The National Oceanic and Atmospheric Administration has declared a worldwide coral bleaching event that will impact 95 percent of U.S. coral reefs, including reefs in Hawai`i. Long-term coral bleaching leaves reefs vulnerable to disease outbreaks and death.
Coral reefs, which are being damaged by bleaching events,
contribute millions to Hawai`i's economy.
Photo from XL Catlain Seaview Survey
      This no-cost bill would encourage the 12 federal agencies on the U.S. Coral Reef Task Force, which includes NOAA, the Coast Guard and the Department of Defense, to collaboratively use existing funds across agencies to carry out a competitive prize competition. The legislation also allows the federal agencies to work with private entities to both fund and administer the prize competitions. Prize competitions that encourage public-private partnerships like this have a history of incentivizing innovative research that can be integrated into a Federal ocean management strategy.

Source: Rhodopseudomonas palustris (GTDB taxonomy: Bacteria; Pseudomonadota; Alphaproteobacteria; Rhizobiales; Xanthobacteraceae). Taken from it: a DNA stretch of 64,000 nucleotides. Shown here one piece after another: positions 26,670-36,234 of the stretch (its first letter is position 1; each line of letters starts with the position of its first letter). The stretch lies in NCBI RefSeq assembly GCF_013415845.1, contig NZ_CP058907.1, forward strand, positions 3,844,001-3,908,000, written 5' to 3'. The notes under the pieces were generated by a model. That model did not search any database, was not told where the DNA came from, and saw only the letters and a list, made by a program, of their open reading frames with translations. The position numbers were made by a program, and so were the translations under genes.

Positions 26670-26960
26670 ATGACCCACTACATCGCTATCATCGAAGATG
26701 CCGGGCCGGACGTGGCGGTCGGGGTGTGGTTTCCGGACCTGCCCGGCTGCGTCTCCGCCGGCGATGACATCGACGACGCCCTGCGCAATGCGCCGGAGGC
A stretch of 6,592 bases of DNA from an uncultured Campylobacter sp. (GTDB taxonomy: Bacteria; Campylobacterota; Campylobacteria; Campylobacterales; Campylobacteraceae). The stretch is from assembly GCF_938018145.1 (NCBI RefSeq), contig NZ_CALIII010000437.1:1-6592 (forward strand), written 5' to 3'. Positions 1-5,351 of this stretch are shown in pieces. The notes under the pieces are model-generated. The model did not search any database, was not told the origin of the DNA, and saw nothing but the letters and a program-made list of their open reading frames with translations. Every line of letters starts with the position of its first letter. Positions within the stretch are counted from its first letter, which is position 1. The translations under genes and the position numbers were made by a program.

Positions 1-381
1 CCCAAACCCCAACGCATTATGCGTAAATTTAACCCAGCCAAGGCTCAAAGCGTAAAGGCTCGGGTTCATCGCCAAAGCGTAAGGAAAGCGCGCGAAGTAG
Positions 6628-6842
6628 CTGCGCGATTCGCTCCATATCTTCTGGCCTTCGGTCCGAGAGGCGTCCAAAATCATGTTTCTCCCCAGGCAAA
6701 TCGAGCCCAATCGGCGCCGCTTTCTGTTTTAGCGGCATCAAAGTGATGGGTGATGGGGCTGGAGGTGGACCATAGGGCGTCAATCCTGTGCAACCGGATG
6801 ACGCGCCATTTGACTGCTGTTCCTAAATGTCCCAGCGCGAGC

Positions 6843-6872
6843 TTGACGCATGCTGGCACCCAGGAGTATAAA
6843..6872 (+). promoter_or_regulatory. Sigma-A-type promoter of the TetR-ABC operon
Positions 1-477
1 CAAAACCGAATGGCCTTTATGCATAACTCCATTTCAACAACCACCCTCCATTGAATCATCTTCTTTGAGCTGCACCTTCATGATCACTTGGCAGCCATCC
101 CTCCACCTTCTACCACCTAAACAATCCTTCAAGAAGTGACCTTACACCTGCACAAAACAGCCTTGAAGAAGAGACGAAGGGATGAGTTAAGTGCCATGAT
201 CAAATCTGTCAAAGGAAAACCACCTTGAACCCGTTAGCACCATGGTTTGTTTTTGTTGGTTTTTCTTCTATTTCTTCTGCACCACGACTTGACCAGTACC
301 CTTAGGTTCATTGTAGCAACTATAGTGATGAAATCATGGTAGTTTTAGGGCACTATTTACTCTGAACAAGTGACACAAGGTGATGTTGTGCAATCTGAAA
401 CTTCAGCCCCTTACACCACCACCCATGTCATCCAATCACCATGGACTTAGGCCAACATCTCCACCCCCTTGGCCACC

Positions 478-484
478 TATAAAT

“Ocean Conservancy applauds Sen. Hirono and Rep. (Mark) Takai for their leadership in protecting coral reefs and the livelihoods that depend on them,” said Julia Roberson, director of Ocean Conservancy’s Ocean Acidification Program. “Corals are under threat from ocean acidification, bleaching and warming, and yet reef fisheries support thousands of our fishermen, and millions of Americans travel every year to marvel at the beauty of coral ecosystems. The Coral Reef Sustainability Through Innovation Act applies American ingenuity to tackle some of the most pressing problems our corals face.”
      To read comments, add your own and like this story, see facebook.com/kaucalendar.

HAWAIIAN VOLCANO OBSERVATORY scientists discuss vog in the current issue of Volcano Watch.